“I am tendering my resignation, honored to have served our nation and the American people in such a distinguished way,” Mr Flynn wrote.

The White House said in the statement that it was replacing Mr Flynn with retired Lt. Gen. Joseph Kellogg of the Army, a Vietnam War veteran, as acting national security adviser.

Mr Flynn was an early and ardent supporter of Mr Trump’s candidacy, and in his resignation he sought to praise the president. “In just three weeks,” Mr Flynn said, the new president “has reoriented American foreign policy in fundamental ways to restore America’s leadership position in the world.”

But in doing so, he inadvertently illustrated the brevity of his tumultuous run at the National Security Council, and the chaos that has gripped the White House in the first weeks of the Trump administration — and created a sense of uncertainty around the world.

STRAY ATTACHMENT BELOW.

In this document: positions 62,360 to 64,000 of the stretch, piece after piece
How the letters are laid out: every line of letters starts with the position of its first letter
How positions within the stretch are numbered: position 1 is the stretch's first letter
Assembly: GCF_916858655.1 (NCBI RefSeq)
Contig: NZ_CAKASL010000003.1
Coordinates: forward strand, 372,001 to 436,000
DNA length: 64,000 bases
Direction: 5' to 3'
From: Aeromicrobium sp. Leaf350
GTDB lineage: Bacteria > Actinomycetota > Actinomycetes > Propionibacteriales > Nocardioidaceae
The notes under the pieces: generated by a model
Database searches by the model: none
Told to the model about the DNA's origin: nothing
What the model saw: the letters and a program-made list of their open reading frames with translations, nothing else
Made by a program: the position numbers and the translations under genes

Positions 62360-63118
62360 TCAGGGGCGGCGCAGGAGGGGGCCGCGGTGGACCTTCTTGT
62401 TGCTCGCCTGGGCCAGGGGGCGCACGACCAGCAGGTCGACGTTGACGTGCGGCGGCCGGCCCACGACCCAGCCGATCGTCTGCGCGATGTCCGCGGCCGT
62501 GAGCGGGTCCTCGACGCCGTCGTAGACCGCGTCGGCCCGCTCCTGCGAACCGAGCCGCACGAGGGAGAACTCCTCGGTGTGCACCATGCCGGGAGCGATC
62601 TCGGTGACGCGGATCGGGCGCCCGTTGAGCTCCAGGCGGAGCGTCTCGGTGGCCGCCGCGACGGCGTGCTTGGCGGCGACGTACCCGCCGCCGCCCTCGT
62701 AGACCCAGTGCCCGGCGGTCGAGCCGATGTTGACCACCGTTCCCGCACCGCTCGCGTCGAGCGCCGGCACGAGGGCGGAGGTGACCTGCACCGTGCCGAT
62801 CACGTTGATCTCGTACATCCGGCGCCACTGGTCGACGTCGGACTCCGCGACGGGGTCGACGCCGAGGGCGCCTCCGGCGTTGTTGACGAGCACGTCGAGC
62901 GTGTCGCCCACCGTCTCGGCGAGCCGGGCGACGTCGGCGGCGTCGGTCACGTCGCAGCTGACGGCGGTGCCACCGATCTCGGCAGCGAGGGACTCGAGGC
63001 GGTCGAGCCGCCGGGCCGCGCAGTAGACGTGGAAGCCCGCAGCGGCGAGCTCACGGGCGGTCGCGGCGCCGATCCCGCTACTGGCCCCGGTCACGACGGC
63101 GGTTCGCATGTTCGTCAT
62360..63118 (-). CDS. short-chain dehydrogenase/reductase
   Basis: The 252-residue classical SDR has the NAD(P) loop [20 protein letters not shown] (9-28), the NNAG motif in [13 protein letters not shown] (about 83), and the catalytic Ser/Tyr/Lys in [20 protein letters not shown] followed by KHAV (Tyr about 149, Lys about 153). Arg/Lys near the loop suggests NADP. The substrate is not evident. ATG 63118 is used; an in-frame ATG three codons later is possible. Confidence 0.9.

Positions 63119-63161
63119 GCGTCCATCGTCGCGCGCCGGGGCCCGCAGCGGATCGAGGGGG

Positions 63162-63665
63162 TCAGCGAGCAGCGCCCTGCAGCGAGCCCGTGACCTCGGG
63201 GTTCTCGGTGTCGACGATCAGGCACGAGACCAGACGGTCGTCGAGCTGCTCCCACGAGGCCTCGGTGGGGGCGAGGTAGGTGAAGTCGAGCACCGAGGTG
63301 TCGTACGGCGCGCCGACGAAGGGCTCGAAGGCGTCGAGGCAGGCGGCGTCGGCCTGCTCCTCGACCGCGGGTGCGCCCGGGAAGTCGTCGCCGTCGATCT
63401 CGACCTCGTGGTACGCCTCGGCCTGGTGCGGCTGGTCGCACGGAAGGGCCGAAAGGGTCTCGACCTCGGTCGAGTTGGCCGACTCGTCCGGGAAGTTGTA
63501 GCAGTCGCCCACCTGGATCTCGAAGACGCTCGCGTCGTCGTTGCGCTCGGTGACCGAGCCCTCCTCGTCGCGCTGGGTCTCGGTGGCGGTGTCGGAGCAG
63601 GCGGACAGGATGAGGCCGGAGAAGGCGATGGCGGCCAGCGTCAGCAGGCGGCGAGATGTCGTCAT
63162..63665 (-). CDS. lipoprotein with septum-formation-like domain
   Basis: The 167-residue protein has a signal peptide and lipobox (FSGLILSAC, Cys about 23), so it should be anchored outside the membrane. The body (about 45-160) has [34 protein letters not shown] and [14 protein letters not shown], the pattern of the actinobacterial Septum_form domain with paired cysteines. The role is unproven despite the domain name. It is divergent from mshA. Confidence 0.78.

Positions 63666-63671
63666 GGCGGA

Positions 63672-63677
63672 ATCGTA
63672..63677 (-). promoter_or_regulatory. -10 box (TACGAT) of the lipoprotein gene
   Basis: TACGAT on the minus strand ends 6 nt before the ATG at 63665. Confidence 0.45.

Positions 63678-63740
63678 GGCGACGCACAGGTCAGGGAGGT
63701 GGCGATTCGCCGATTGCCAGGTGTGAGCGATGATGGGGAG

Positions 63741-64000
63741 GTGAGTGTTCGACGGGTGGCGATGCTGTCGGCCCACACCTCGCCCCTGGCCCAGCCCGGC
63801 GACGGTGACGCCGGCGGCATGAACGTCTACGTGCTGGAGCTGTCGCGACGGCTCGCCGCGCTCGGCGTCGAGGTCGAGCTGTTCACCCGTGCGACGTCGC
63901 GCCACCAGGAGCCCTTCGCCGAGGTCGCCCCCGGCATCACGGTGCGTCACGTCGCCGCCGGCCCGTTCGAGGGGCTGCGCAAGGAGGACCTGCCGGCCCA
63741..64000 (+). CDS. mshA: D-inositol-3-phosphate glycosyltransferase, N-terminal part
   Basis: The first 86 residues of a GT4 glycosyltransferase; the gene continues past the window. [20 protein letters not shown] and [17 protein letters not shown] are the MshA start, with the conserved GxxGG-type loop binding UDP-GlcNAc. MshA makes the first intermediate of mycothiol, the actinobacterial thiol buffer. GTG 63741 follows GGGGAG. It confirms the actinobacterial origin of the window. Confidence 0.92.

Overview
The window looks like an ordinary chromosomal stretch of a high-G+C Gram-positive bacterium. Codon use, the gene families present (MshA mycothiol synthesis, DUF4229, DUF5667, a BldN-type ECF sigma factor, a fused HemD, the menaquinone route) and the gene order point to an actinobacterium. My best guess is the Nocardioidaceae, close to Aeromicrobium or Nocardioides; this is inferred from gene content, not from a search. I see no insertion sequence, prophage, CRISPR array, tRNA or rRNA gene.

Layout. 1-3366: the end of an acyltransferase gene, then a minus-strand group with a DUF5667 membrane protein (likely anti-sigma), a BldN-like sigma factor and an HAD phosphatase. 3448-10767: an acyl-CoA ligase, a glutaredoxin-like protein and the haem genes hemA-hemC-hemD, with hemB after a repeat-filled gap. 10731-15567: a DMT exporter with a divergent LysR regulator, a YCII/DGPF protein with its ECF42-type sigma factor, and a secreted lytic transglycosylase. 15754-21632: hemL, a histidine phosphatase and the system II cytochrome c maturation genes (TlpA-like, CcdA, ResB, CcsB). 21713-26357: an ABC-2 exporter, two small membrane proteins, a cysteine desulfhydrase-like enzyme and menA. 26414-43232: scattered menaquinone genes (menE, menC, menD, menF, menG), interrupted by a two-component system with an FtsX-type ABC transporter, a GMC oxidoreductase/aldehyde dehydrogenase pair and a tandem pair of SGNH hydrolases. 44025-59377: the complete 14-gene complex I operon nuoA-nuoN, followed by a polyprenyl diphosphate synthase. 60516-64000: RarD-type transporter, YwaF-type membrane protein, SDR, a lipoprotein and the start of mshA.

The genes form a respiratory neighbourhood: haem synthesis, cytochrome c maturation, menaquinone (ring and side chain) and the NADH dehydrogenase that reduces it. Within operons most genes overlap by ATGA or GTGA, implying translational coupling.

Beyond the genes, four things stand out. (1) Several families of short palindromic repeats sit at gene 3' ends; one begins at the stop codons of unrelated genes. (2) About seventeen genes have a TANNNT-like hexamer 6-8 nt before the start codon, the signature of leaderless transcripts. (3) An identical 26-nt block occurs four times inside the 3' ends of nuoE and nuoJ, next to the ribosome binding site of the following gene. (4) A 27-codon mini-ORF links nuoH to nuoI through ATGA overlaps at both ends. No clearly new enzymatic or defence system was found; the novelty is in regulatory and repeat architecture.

Earlier Monday, Mr Sean Spicer, the White House press secretary, told reporters that “the president is evaluating the situation” about Mr Flynn’s future. By Monday evening, Mr Flynn’s fortunes were rapidly shifting — his resignation came roughly seven hours after Ms Kellyanne Conway, a counselor to the president, said on MSNBC that Mr Trump had “full confidence” in the retired general.

And when he did step down, it happened so quickly that his resignation does not appear to have been communicated to National Security Council staff members, two of whom said they learnt about it from news reports.

Officials said Mr Pence had told others in the White House that he believed Mr Flynn lied to him by saying he had not discussed the topic of sanctions on a call with the Russian ambassador in late December. Even the mere discussion of policy — and the apparent attempt to assuage the concerns of an American adversary before Mr Trump took office — represented a remarkable breach of protocol.